One of the fringe benefits of a woefully long, wearisome political campaign is that the diligent members of the media have plenty of time to really dig into the candidates’ past. Vermont senator Bernie Sanders, for instance, has appeared in not one but two romantic comedies, both of them featuring genuinely famous actors and actresses, i.e., people who actually make their living in show business. In the wake of Sanders’ strong performance at the Iowa caucus on Monday, National writer Chad Merda has delved into the cranky Democratic candidate’s meet-cute-laden past. Back in the fall of 1988, for instance, while Michael Dukakis was being soundly thrashed in the general election by George H.W. Bush, Sanders was cameoing in Robert Greenwald’s Sweet Hearts Dance, starring Susan Sarandon, Don Johnson, and Jeff Daniels. Here, he appears unbilled as essentially himself (his character is even called “Bernie”), distributing candy to children on Halloween. While some may interpret this as evidence of Sanders’ socialist, spread-the-wealth agenda, the scene in question is both brief and innocent.
More intriguing is Sanders’ 1999 appearance as (no kidding) “Rabbi Manny Shevitz” in Martin Guigui’s My X-Girlfriend’s Wedding Reception, a film whose intriguing cast includes Dom DeLuise, Mo Gaffney, Vitamin C, and 1980s pop princess Debbie Gibson. That’s a fairly impressive lineup of stars, considering the movie’s incredibly low $500,000 budget. The politician’s role here is a real keeper. Tasked with giving a speech at the titular wedding reception, Sanders instead goes off on a tirade about baseball.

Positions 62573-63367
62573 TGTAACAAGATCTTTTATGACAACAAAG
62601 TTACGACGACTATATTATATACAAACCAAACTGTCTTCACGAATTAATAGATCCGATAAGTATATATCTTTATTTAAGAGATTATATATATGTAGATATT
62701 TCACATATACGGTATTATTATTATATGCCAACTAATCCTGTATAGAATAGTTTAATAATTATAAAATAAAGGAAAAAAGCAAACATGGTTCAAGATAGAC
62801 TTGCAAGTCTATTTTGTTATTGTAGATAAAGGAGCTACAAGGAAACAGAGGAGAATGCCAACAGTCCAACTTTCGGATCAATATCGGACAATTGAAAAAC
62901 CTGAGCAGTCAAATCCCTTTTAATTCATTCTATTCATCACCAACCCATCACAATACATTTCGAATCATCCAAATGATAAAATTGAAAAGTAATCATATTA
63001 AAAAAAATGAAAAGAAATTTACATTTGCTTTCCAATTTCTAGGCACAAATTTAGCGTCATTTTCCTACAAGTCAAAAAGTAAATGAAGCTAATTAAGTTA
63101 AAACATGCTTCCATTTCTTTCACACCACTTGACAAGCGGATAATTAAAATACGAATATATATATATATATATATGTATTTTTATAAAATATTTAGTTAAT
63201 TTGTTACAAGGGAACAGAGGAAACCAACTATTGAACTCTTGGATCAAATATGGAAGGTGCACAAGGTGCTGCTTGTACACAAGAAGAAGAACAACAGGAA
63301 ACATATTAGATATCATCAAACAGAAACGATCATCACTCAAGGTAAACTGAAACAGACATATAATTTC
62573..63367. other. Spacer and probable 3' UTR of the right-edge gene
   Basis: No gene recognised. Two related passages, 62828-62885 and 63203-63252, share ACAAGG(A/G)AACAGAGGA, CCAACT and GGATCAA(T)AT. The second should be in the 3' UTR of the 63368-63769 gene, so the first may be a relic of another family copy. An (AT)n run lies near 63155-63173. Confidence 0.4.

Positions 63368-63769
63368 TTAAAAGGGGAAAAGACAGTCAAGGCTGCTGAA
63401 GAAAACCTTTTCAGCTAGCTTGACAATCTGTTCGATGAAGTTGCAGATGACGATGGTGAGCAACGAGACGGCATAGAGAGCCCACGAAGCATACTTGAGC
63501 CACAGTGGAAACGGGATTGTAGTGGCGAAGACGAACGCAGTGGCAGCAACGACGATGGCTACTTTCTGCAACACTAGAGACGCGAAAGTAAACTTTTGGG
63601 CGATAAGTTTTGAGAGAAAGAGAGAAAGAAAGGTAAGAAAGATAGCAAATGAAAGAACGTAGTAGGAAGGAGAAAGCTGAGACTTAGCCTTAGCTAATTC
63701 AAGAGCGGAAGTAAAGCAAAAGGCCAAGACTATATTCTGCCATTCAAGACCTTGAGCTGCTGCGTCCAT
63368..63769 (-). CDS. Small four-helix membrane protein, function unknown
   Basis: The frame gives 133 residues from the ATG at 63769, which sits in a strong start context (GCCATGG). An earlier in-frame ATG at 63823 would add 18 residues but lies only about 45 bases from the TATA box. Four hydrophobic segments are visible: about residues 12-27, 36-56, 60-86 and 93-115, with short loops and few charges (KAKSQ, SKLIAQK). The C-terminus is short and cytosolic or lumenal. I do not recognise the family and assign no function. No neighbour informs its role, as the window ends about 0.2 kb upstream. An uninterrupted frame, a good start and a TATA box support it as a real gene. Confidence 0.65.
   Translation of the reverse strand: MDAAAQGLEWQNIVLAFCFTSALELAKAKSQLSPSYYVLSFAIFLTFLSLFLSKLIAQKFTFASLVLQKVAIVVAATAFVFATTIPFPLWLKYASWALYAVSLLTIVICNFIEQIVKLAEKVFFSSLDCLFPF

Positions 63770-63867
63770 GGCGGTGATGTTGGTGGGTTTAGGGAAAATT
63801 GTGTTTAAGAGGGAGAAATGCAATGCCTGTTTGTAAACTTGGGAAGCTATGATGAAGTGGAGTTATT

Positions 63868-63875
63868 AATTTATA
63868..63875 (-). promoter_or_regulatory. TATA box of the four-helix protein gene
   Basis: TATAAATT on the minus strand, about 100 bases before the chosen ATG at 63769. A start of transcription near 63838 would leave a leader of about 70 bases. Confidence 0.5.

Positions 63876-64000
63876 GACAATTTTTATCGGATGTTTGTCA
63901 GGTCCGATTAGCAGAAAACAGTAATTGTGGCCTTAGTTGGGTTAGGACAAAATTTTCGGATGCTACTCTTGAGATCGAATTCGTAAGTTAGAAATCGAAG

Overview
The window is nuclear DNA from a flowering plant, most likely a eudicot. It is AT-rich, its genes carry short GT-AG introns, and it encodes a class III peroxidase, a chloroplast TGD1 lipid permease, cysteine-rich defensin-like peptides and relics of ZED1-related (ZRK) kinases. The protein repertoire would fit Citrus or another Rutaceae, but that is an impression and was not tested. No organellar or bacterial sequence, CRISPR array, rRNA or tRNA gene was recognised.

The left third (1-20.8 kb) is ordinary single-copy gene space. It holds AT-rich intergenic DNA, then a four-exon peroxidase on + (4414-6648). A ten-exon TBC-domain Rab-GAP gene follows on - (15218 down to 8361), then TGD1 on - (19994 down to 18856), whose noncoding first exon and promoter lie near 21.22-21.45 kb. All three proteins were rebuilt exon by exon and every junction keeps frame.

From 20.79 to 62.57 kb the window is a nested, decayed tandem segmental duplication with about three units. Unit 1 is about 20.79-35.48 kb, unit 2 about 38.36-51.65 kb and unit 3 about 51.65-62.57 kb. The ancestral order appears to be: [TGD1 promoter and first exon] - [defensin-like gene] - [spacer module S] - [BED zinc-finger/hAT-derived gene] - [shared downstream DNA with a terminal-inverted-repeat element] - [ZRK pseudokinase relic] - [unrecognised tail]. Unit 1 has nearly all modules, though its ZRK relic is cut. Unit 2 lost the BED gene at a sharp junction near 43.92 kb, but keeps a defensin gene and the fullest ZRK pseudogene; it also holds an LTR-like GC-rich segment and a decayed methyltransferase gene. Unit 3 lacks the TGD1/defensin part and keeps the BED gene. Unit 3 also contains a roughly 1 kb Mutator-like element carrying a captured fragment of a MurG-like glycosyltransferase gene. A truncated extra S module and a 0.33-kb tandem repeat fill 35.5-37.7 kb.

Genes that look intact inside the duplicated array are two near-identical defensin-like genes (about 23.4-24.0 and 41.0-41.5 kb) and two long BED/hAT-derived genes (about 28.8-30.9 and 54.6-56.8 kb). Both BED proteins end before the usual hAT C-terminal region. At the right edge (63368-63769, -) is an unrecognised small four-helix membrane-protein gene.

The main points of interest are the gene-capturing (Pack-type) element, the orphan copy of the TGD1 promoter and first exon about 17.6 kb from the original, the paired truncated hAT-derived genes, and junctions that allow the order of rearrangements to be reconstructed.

Nowadays, there is no pride. You don’t know who owns what team. You don’t know who’s playing for what. Today, they’re here one day, and they’re gone the next. It’s a terrible thing. I remember when the Dodgers played the Yankees, and you bought a ticket. That ticket was good for ten years. Now we go to the stadium, and you look out on the field, and you see the Red Sox. You see the Orioles. You see the Cleveland Indians. You see everything. But you don’t see the Yankees versus the Red Sox. Okay, I’m getting a little off the track here.
And then, just when he promises to steer the speech back to the subject at hand, he spews some additional vitriol about free agency. Watching the clip, you get the sense that Sanders is not so much playing a role as he is using this moment to vent a lifetime of genuine frustration as a baseball fan.
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